AtomicJar, nuclear integration testing just got jammy
AtomicJar is a startup on a mission to make integration testing easier for developers across the software development lifecycle.
The organisation aims to serve the Testcontainers community, build new enterprise features and functionality and to continue to extend the ecosystem of frameworks in the Java ecosystem that provide native integration testing with Testcontainers.
Testcontainers is a Java library that supports JUnit tests, providing lightweight, throwaway instances of common databases, Selenium web browsers, or anything else that can run in a Docker container — JUnit itself is JUnit is a unit testing framework for the Java programming language that falls into the SUnit family of unit testing frameworks.
AtomicJar’s founding team includes Richard North, creator of, Testcontainers and Sergei Egorov, who is co-maintainer of Testcontainers, a Java Champion and an Apache Software Foundation committer.
North created Testcontainers in 2015 while a chief engineer at Deloitte Digital. He observed that integration testing’s hopelessly complicated set-up — i.e. everything from creating consistent local setups, to configuring databases and countless other issues — was a constant source of thrashing, hashing and bashing for developer teams that needed a reliable way to test their code against real production-like dependencies.
North built Testcontainers as an open source library that lets developers, directly from their test code, “test with containers” against everything from data stores and databases (e.g. Redis, PostgreSQL), to anything else that can run in a Docker container (Kafka, RabbitMQ, Selenium, etc.).
Within the year after its launch, Testcontainers had surpassed a number of other existing integration testing projects, to become the most popular Docker-based integration testing library.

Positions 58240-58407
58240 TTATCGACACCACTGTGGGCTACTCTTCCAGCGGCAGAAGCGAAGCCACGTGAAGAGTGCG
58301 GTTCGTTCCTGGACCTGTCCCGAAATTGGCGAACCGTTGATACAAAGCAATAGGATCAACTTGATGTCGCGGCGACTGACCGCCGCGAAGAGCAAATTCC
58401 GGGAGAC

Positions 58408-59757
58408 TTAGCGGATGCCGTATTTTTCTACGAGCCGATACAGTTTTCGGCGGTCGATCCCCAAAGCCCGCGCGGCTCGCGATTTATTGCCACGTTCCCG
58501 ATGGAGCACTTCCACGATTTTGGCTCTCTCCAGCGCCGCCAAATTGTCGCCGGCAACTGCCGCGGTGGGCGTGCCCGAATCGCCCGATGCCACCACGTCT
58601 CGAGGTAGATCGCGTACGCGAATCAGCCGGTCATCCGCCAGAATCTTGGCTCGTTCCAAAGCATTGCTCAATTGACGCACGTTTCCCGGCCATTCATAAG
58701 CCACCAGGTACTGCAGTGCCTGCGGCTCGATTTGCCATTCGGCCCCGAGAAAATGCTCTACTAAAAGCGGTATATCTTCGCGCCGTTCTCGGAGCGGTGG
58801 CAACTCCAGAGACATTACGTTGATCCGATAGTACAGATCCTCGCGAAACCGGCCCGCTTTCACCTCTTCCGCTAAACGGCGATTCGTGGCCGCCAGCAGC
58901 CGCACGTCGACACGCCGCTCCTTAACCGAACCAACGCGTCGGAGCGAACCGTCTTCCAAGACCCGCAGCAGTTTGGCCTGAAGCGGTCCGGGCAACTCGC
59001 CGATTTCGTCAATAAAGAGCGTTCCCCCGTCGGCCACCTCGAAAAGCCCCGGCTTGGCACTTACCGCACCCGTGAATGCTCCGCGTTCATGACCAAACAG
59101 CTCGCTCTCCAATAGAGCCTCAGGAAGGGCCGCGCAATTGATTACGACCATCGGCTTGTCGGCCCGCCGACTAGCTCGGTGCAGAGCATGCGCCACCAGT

“Unit testing is fine, but without a proper integration testing, especially if you work with external resources like databases and other services, you might not know how your application will behave once it has been deployed to the real environment,” said Egorov, AtomicJar co-founder and CEO. “We want to give developers a set of tools that will leave no excuses to not do integration testing. With AtomicJar, we will ensure that literally anyone in the world can use these tools.”
According to Oracle’s Developers Blog, Testcontainers makes data access layer integration tests easier, developers can use a containerised instance of a MySQL, PostgreSQL or Oracle database to test data access layer code for complete compatibility, but without requiring complex setup on developers’ machines.
This means that programmers can be safe in the knowledge that tests will always start with a known DB state.
“For too long, people have treated integration testing like a dirty word, even when it’s critically important. It’s been too hard to do, and too hard to get right,” said North, Testcontainers creator and AtomicJar CTO. “We’re here to make testing so attractive that devs will want to do it, rather than fear it.”
AtomicJar is opening a private beta for a limited number of enterprises to try the enhancements and extensions the company has added to Testcontainers with the waiting list linked here.